April 27, 2018 / 5:32 PM / a year ago

UPDATE 1-U.S. oil rig count rises five this week, 28 this month -Baker Hughes

 (Adds rigs in Bakken)
    April 27 (Reuters) - The U.S. oil drilling rig count rose
for the fourth week in a row and ended the month sharply higher
as producers plan to boost output as they reap profits from
crude trading near three-year highs.
    Drillers added five oil rigs in the week to April 27,
bringing the total count to 825, the highest level since March
2015, General Electric Co's        Baker Hughes energy services
firm said in its closely followed report on Friday.
    For the month, drillers added 28 oil rigs in April after
cutting two rigs in March. So far this year, the rig count has
risen by 78.
    The U.S. rig count, an early indicator of future output, is
much higher than a year ago when 697 rigs were active. Energy
companies have been steadily increasing spending on drilling and
completions since mid-2016 when crude prices began recovering
from a two-year crash.
    U.S. producers are accelerating shale drilling mostly in the
Permian Basin of west Texas and New Mexico, the largest U.S.
oilfield, and the Bakken in North Dakota, lifting the nation's
output this year to more than 10 million barrels per day (bpd),
a new record.
    Drillers added three oil rigs in the Bakken this week,
boosting the total count in the basin to 56, the most since
December 2015.
    The U.S. government expects oil output in the Bakken to rise
to 1.2 million bpd in May, its highest since 2015.             
    U.S. crude futures        traded near $68 a barrel this
week, close to their highest since November 2014. So far this
year, futures have averaged $64, up sharply from averages of
$50.85 in 2017 and $43.47 in 2016.
    Looking ahead, futures were trading around $67 for the
balance of 2018           and $62 for calendar 2019          .
    In anticipation of higher prices in 2018 versus 2017, U.S.
financial services firm Cowen & Co said 58 of the roughly 65
exploration and production (E&P) companies they track have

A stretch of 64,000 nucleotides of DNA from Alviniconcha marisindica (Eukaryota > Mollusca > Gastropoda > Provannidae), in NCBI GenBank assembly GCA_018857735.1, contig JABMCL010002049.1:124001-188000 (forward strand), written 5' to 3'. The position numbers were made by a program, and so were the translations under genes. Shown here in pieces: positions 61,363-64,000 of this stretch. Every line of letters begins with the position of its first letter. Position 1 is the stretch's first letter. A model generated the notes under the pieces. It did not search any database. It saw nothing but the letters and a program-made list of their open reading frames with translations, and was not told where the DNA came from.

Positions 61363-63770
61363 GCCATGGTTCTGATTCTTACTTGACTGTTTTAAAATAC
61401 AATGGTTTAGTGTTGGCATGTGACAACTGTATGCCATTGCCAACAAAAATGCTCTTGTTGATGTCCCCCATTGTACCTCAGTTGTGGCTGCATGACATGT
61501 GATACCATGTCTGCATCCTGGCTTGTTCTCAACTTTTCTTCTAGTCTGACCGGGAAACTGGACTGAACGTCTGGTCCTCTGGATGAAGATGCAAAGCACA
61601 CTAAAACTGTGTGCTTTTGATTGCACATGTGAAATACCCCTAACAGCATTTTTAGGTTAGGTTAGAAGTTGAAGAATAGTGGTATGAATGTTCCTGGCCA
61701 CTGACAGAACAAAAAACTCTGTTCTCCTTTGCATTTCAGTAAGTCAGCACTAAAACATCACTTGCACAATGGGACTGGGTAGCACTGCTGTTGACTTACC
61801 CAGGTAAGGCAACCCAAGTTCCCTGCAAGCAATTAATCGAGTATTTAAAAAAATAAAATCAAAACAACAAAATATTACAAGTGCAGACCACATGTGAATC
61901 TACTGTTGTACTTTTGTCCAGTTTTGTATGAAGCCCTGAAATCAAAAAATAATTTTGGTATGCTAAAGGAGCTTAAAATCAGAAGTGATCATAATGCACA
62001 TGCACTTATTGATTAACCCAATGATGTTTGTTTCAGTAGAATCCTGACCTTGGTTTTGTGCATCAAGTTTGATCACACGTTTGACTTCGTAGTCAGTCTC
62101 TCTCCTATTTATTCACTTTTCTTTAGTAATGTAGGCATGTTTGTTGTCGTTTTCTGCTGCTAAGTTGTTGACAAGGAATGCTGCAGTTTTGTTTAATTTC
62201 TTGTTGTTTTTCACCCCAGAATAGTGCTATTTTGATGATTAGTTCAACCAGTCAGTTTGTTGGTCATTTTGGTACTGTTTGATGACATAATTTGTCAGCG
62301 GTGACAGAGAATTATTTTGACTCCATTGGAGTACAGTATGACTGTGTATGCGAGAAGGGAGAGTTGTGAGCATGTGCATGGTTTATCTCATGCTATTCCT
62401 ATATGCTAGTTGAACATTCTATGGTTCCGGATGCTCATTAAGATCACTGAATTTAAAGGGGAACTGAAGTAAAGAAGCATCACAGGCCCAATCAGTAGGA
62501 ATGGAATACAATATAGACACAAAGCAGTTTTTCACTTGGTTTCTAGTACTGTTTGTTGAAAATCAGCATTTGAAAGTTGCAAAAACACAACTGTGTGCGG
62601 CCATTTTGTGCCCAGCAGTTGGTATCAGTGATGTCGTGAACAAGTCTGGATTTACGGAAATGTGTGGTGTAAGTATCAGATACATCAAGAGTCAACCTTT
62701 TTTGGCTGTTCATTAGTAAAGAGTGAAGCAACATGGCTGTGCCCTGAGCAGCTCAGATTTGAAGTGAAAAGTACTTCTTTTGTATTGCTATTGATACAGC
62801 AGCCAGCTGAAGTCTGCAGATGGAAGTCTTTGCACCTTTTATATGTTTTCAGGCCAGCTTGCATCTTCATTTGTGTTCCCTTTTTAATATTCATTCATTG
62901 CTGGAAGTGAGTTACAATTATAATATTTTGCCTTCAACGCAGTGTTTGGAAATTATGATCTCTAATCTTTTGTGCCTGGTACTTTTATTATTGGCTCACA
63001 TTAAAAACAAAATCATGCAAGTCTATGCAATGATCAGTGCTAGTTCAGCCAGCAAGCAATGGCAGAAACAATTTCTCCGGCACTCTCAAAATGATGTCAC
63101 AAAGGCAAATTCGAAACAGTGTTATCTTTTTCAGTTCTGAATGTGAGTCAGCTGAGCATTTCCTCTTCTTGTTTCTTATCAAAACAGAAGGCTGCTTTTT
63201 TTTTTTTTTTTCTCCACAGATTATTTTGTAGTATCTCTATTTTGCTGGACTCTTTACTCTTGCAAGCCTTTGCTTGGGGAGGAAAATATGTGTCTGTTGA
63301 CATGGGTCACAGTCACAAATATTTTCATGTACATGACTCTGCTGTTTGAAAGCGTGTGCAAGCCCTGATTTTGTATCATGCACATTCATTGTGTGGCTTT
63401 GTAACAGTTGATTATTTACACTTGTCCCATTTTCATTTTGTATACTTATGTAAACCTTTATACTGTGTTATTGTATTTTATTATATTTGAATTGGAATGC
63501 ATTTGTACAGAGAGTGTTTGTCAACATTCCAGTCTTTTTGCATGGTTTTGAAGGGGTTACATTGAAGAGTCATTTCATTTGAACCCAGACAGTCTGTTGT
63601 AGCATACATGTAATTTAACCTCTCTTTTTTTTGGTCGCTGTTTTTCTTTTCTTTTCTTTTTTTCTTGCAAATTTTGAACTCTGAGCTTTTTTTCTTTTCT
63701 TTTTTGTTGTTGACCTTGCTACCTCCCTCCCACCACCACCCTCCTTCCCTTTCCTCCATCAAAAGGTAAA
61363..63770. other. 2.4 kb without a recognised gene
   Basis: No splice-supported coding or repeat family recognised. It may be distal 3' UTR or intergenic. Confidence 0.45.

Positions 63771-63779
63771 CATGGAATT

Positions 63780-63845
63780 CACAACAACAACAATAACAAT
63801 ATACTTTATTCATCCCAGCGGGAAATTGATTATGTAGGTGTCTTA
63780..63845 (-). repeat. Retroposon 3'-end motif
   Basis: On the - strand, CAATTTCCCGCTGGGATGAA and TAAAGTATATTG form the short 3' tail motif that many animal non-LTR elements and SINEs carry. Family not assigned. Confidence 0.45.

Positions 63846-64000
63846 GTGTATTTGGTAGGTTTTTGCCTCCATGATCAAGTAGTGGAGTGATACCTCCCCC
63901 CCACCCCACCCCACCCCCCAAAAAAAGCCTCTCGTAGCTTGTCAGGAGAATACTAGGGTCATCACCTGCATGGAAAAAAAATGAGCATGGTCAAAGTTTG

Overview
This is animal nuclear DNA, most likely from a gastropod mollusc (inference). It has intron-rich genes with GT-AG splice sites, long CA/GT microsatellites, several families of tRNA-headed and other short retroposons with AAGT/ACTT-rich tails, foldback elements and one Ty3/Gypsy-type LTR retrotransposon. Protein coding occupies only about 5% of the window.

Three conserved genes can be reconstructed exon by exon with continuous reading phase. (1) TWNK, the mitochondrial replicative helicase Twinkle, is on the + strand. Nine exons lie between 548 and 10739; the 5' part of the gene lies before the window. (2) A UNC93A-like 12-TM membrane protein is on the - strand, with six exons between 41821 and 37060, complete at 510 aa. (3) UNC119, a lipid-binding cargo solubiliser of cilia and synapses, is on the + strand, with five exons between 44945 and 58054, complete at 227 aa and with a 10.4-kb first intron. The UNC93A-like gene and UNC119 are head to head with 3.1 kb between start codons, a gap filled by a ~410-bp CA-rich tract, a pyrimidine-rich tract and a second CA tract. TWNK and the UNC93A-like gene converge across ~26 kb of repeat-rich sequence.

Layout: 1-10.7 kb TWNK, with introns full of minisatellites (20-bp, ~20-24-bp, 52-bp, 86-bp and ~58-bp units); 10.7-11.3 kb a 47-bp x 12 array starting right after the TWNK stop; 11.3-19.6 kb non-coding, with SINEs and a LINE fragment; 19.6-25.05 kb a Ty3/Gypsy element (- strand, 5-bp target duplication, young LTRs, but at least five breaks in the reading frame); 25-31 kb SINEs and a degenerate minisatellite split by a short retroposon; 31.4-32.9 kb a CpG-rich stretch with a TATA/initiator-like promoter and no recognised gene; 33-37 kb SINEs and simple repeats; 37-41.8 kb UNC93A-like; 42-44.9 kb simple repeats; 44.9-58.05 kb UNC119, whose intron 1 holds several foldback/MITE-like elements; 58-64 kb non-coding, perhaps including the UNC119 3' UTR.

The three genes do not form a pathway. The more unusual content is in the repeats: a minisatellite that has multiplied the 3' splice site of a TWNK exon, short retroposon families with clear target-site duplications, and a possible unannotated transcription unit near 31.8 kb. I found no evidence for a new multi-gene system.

already provided guidance indicating an 11 percent increase this
year in planned capital spending.
    Cowen said those E&Ps that have reported capital plans for
2018 expected to spend a total of $80.5 billion in 2018, up from
an estimated $72.4 billion in 2017.
    Analysts at Simmons & Co, energy specialists at U.S.
investment bank Piper Jaffray, this week slightly increased
their forecast for the average total oil and natural gas rig
count to 1,015 in 2018 and 1,130 in 2019. That compares with
last week's forecast of 1,014 in 2018 and 1,129 in 2019.
    So far this year, the total number of oil and gas rigs
active in the United States has averaged 977, up sharply from 
an average of 876 rigs in 2017 and 509 in 2016, and a shade
below 978 in 2015. Most rigs produce both oil and gas.
    ConocoPhillips         said on Thursday its U.S. shale
operations, which made money in the first quarter after losing
cash for more than a year, were now profitable at oil prices
       under $45 per barrel, more than $20 below current
    The world's largest independent oil and gas exploration and
production company kept its 2018 capital budget at $5.5 billion,
but raised its production outlook slightly.
    U.S. oil and gas producer Hess Corp         this week said
that net production fell in the first quarter. While production
had been expected to be lower in the U.S. Gulf of Mexico due to
a shutdown of the Enchilada platform following a fire, the
company exceeded its forecast as output in North Dakota's Bakken
shale increased 12 percent.             
    Oilfield services provider Halliburton Co         reported a
34 percent jump in first-quarter revenue as North American
companies boosted oil and gas production, but warned of ongoing
tightness in the hydraulic fracturing market.             

 (Reporting by Scott DiSavino
Editing by Marguerita Choy)
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